How to Work with an Attorney
By Robin Zeidel Founder & Owner, Zeidel & Associates P.C. | November 30, 2014
As a transactional attorney working in the hospitality sector, I work with companies and individuals having a variety of different levels of experience in working with outside attorneys. If you don't work with attorneys often, you may be unsure of what to expect or how to manage the relationship. Those who work with attorneys more regularly may wish to increase their level of satisfaction and efficiencies. Not surprisingly, when working with an attorney, good communication is the key to maximizing the relationship. Prior to forming my own legal practice, I hired and supervised many outside attorneys on behalf of a large corporation, and observed a wide range of working styles and personalities. Here at Zeidel & Associates, we strive to apply best practices.
Here are a few tips on how to help the attorney of your choice work best for you:
Tell Us What We Need to Know
When you are ready to involve outside attorneys, spend some upfront time to educate them on your business goals for the transaction and set clear expectations. Give your attorneys some background and context so that they understand the relevant relationships and other pertinent insights. In particular, share with your attorneys your most pressing concerns so they can keep those uppermost in mind. Let them know the anticipated sticking points to closing the deal so that you can work together to prepare a strategy. Identify the players on the deal and their roles and decision making authority. All of this will help your attorney prioritize the right issues.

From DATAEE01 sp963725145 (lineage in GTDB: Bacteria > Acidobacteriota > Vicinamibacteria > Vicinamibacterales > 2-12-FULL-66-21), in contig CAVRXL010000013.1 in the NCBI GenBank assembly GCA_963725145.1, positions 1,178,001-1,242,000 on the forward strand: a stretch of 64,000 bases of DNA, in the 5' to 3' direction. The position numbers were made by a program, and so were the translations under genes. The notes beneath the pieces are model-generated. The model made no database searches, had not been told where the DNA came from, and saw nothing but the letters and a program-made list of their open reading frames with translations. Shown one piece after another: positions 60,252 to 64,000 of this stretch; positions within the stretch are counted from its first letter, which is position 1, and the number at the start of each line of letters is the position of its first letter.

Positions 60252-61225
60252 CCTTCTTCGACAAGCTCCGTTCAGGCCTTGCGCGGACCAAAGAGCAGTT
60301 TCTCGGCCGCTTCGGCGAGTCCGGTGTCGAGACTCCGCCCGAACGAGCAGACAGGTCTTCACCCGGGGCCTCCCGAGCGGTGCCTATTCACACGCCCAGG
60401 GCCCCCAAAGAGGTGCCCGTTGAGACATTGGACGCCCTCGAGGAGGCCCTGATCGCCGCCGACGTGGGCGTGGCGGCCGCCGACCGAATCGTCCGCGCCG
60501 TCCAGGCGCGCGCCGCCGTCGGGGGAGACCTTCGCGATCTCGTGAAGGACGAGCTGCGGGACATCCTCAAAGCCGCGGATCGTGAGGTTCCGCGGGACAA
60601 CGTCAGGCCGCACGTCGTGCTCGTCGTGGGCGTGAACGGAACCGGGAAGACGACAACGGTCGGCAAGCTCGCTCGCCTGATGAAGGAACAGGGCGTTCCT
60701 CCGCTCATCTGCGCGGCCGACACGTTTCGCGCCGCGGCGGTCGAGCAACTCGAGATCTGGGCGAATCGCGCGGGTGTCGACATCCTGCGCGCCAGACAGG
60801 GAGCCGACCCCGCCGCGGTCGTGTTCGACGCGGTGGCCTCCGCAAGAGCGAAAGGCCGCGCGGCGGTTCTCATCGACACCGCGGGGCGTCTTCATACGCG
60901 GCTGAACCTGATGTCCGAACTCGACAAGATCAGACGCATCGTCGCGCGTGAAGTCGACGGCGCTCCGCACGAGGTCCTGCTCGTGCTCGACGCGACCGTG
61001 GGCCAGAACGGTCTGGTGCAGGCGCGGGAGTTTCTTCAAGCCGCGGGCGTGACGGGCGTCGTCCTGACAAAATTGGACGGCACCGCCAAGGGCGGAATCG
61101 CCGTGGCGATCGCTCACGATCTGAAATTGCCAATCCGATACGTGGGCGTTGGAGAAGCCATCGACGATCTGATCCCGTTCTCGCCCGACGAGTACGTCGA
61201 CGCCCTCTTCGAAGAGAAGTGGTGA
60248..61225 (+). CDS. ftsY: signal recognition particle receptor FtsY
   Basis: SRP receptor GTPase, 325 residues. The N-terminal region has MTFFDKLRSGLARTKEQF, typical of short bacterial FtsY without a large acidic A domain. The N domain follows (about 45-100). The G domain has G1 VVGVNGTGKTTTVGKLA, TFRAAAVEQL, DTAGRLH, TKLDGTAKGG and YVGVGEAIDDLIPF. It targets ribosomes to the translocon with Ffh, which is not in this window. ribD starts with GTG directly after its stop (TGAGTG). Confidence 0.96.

Your attorney probably works with many clients, and they all have different working preferences. A good attorney will remember yours and be sure to use them. For example, some clients expect to be copied on all day to day email communications with deal participants. Others prefer to schedule regular team conference calls to be updated on status live in order to reduce the amount of incoming emails. As no two clients are the same, be vocal with your attorney and let them know exactly how to communicate with you. They should then adjust to your preferences so that you are not hearing from them too much, too little or in the wrong way.
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